Attorney General Cameron Joins Bipartisan Coalition Urging Congress to Pass Legislation Amending the Victims of Crime Act to Assist Seniors
Edith’s Bill Provides Eligibility for Senior Fraud Victims to Receive Crime Victims Funds
FRANKFORT, Ky. (August 11, 2020) – Attorney General Daniel Cameron joined a bipartisan coalition of 44 attorneys general, led by Louisiana Attorney General Jeff Landry and Wisconsin Attorney General Josh Kaul, in co-signing a letter urging Congress to pass legislation amending the Victims of Crime Act (VOCA) of 1984 to include eligibility for senior victims of fraud to receive funds from the Crime Victim’s Fund in states that offer crime victim compensation.
The Edith Shorougian Senior Victims of Fraud Compensation Act, known as Edith’s Bill, broadens the definition of crime victim to include senior victims of fraud, making it possible for these victims to apply for financial relief from state crime victim compensation programs.
Edith’s Bill also creates a new source of funding by allowing penalties and fines from deferred prosecution and non-prosecution agreements, including white collar criminal conduct against seniors, to bolster the Crime Victim’s Fund.
“While any Kentuckian can be the victim of a scam, seniors often do not have the means to recuperate from the financial loss associated with scams,” said Attorney General Cameron. “We’ve seen an alarming increase of scams targeting seniors during the COVID-19 pandemic, and amending VOCA to extend compensation to this population will provide important and necessary assistance to help seniors financially rebuild.”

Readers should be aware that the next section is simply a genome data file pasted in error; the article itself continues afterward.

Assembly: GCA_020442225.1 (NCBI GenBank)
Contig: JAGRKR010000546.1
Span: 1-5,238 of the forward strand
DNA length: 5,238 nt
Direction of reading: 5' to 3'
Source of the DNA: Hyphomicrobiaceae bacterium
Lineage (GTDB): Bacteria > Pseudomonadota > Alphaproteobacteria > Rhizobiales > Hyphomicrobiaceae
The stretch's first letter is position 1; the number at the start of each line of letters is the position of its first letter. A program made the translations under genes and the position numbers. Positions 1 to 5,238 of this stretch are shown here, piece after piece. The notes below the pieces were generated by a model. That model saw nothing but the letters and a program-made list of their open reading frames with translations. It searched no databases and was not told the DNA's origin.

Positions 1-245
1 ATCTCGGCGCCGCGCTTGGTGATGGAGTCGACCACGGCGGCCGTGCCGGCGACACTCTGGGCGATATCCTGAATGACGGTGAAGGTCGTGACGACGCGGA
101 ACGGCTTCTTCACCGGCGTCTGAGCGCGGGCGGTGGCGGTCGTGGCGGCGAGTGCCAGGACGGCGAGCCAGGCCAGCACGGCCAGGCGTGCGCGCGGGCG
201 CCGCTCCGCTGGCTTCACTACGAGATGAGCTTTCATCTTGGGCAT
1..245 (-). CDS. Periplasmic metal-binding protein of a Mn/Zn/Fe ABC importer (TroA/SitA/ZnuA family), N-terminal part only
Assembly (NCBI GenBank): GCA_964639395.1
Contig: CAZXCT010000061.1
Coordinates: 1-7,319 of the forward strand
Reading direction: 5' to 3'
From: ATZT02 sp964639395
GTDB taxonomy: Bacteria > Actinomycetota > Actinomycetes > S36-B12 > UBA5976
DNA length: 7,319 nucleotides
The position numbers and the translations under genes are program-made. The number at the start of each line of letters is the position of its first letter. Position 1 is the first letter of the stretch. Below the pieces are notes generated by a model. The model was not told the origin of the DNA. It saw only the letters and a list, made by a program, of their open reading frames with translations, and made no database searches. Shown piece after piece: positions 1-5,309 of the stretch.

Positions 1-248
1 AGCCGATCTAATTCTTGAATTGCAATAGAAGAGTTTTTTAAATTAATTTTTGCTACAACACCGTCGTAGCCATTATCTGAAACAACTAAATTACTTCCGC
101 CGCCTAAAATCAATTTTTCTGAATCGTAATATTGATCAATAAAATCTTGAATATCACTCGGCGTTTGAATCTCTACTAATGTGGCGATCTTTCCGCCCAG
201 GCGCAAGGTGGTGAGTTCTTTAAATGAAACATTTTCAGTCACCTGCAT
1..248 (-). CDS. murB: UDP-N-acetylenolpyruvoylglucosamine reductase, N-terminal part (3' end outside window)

Passed by Congress in 1984, VOCA established the Crime Victim’s Fund to provide financial assistance to crime victims through state-based compensation programs and state grants. Under the Act, state compensation programs are currently able to cover expenses related to certain crimes.
During the COVID-19 pandemic, the Attorney General’s Office of Senior Protection has reported an increase in the number of senior victims and the amount of money lost as a result of scams. Since March, Kentucky seniors have reported losing over $1 million to scams, which is an increase of more than 1,400 percent as compared to the same time frame in 2019. While alarming, these statistics are vastly under-reported. According to a 2014 Bureau of Justice Statistics survey, only 1 in 44 cases of financial fraud are reported. By adding senior fraud as an eligible reimbursement expense under VOCA, Kentucky will be able to help senior victims receive financial relief.
Attorney General Cameron joins attorneys general of Alabama, Alaska, Arkansas, Colorado, Delaware, District of Columbia, Florida, Georgia, Guam, Hawaii, Idaho, Illinois, Indiana, Iowa, Kansas, Louisiana, Maine, Maryland, Massachusetts, Minnesota, Mississippi, Missouri, Nebraska, Nevada, New Hampshire, New Jersey, New Mexico, North Carolina, North Dakota, Northern Mariana Islands, Ohio, Oklahoma, Oregon, Pennsylvania, Puerto Rico, Rhode Island, South Carolina, Utah, Vermont, Virginia, Washington, West Virginia, and Wisconsin in signing the letter.
View a copy of the letter here.